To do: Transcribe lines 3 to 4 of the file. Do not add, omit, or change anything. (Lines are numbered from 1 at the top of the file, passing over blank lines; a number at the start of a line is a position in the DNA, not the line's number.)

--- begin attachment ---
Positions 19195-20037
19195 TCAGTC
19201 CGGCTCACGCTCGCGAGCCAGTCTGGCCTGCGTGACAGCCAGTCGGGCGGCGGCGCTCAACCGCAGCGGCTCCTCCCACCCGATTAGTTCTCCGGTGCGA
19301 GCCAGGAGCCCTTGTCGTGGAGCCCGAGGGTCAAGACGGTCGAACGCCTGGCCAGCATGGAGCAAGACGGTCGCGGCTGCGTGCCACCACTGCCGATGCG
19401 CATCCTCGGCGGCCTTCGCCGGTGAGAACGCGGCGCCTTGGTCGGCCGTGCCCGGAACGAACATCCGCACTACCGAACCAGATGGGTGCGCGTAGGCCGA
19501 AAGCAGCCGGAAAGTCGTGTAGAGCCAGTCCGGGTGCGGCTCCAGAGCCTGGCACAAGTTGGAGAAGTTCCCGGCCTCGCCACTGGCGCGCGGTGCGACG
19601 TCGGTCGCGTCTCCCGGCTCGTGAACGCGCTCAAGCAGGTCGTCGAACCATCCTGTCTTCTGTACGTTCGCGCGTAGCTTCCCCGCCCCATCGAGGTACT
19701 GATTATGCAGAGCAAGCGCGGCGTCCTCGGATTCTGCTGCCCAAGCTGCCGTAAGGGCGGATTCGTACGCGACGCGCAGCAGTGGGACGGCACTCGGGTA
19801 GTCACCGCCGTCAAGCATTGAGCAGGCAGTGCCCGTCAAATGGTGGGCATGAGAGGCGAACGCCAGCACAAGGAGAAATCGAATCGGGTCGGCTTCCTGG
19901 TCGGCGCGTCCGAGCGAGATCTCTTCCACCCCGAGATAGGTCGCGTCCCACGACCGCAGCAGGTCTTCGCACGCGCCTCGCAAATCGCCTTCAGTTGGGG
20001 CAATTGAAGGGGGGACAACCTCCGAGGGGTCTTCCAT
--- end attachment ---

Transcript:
19201 CGGCTCACGCTCGCGAGCCAGTCTGGCCTGCGTGACAGCCAGTCGGGCGGCGGCGCTCAACCGCAGCGGCTCCTCCCACCCGATTAGTTCTCCGGTGCGA
19301 GCCAGGAGCCCTTGTCGTGGAGCCCGAGGGTCAAGACGGTCGAACGCCTGGCCAGCATGGAGCAAGACGGTCGCGGCTGCGTGCCACCACTGCCGATGCG